OBAMA’S VISION: Rather than relying exclusively on deep spending cuts, President Obama’s deficit plan offers a framework to more responsibly reduce the deficit over the next 12 years through a multi-pronged approach. To achieve the $4 trillion in deficit reductions, Obama called for $2 trillion in spending cuts while maintaining “investments” in “schools, highways, bridges and research” that help maintain global competitiveness. However, aware of the ballooning defense budget, Obama also called to cut $400 billion from national security over 10 years — a move the GOP has specifically avoided. On entitlement programs, Obama asked both parties to “work together now to strengthen Social Security” and proposed saving $340 billion on Medicare and Medicaid by 2021 through increasing efficiency. “We will reduce wasteful subsidies and erroneous payments” and “cut spending on prescription drugs by using Medicare’s purchasing power to drive greater efficiency,” he said. In stark contrast to Ryan’s Medicare voucher plan, Obama’s Medicare plan builds on the cost containment reforms in the health care reform law by expanding IPAB, a 15-person commission tasked with advising Congress on how to reduce excess growth in Medicare if costs exceed GDP per capita plus one percent but will do so without rationing care or raising premiums or cost sharing. Obama’s clearest policy declaration, however, centered on his rebuke of the Bush-era tax cuts. “We cannot afford one trillion dollars in tax cuts for every millionaire and billionaire in our society. We can’t afford it. And I refuse to renew then again,” he said. Opting to move towards his fiscal commission’s policies, Obama plans to allow those tax cuts to expire at the end of 2012 and would raise an additional $1 trillion by overhauling the tax code to lower rates and eliminate tax breaks. And should all these deficit reduction efforts miss their targets, Obama called for a fail-safe “trigger mechanism ” that would force “across-the-board spending reductions if the ratio of debt-to-GDP is not stabilized by 2014 and projected to decline for the rest of the decade.” While Obama’s plan does propose significant cuts and misses opportunities to add additional revenues and find secure additional savings in the Pentagon budget, it provides a more “balanced” deficit plan than offered by the GOP. In response, U.S. bonds and the dollar rose based on hopes that Obama’s plan would “shore up the United States’ credit-worthiness and the dollar’s reserve status.” Oil recovered by 1.5 percent.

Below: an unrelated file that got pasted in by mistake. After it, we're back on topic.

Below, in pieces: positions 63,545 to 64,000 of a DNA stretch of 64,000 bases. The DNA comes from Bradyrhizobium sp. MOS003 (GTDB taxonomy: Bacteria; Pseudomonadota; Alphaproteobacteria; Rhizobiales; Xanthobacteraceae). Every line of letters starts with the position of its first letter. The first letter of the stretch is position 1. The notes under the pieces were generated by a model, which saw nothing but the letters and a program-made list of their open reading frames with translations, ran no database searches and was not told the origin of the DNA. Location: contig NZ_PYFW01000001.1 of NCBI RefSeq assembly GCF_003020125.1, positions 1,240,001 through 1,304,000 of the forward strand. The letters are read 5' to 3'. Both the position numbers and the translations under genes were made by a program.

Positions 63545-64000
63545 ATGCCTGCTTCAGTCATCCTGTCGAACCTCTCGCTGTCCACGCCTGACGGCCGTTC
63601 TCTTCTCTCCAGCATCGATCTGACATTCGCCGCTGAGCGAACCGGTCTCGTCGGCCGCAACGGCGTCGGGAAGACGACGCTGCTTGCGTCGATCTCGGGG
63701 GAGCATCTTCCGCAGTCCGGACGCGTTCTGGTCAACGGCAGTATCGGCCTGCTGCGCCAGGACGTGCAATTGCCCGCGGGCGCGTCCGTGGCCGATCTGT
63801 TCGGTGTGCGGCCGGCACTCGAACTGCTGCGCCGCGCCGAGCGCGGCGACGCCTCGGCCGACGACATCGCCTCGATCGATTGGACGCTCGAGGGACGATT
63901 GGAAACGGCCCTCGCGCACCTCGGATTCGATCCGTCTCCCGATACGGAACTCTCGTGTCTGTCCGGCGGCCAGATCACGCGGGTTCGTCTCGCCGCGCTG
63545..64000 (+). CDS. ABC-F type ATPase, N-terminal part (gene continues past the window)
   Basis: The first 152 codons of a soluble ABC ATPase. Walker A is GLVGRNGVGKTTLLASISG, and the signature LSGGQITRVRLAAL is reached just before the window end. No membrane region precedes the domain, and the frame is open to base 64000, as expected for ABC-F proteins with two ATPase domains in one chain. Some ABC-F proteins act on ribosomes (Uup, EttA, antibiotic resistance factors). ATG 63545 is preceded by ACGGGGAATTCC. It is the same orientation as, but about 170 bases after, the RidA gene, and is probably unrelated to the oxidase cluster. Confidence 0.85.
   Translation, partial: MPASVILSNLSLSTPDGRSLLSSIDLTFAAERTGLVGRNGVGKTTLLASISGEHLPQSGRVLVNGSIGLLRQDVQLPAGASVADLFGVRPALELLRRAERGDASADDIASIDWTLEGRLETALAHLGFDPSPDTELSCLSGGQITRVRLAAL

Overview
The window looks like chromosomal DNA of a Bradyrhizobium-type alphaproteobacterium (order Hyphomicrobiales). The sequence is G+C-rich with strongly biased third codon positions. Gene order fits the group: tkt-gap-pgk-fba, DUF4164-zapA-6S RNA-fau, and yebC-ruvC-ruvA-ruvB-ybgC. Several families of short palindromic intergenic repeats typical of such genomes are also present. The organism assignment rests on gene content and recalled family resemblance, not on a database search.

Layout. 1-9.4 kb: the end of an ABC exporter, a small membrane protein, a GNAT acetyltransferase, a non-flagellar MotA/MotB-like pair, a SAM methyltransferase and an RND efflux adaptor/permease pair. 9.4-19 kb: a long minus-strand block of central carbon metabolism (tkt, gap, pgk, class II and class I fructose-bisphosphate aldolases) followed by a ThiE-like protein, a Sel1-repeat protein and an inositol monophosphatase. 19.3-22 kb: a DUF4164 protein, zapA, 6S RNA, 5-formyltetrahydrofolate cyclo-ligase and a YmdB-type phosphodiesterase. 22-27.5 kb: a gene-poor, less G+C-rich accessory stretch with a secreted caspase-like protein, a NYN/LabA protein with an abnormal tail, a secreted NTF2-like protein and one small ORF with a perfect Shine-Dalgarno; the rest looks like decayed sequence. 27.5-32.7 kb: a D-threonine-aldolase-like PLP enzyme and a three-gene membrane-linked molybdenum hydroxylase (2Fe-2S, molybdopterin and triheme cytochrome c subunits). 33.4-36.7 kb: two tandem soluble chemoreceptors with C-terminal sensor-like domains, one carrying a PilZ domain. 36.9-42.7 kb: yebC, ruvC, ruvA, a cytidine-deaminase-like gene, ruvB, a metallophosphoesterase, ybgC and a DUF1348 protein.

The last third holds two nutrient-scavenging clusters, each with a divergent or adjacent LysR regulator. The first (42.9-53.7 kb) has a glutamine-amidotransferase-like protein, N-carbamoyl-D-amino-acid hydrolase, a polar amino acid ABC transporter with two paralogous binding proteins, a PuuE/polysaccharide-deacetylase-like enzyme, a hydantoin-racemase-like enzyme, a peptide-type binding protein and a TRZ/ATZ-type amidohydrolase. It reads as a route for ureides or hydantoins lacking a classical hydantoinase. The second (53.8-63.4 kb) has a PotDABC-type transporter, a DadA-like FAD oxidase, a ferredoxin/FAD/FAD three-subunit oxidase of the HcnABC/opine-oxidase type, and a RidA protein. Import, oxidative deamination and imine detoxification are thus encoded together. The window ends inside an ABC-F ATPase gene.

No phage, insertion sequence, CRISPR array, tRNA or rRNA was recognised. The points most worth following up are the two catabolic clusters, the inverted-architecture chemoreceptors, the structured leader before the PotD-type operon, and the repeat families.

RYAN’S ‘PESSIMISTIC’ PLAN: A driving factor behind Obama’s plan was to provide a “compassionate” alternative to slash-and-burn Republican proposal offered last week. “This debate over budgets and deficits is about more than just numbers on a page,” Obama said. “It’s about the kind of future we want.” Dubbing Ryan’s plan as a “pessimistic” vision that “is less about reducing the deficit than it is about changing the basic social compact in America,” Obama blasted Republicans for implementing cuts that allow our infrastructure to “crumble” and “collapse” and, by slashing billions from Pell Grants, for telling “bright young Americans” that “we can’t afford” to support their education. He then lambasted Ryan’s Medicare voucher program for “end[ing] Medicare as we know it.” “Instead of guaranteed health care, you will get a voucher. And if that voucher isn’t worth enough to buy insurance, tough luck — you’re on your own,” he said. Indeed, according to the non-partisan CBO, seniors will end up paying significantly more for their health benefits if House Republicans have their way. He viewed the GOP’s plan to rob Medicaid of $771 billion over the next decade by turning it into a block grant program as a vision that tells 50 million Americans, including “poor children,” “middle-class families” with disabled children, and low-income seniors “to fend for themselves.” But “worst of all,” he said, was the Republican vision increase the burden on the vulnerable just so a corporate tax rate can be ten points lower and so we can “afford more than $1 trillion in new tax breaks for the wealthy.” Criticizing the tax break he’d receive while asking seniors to pay “$6,400” more in health costs, Obama said “that’s not right, and it’s not going to happen as long as I’m President.”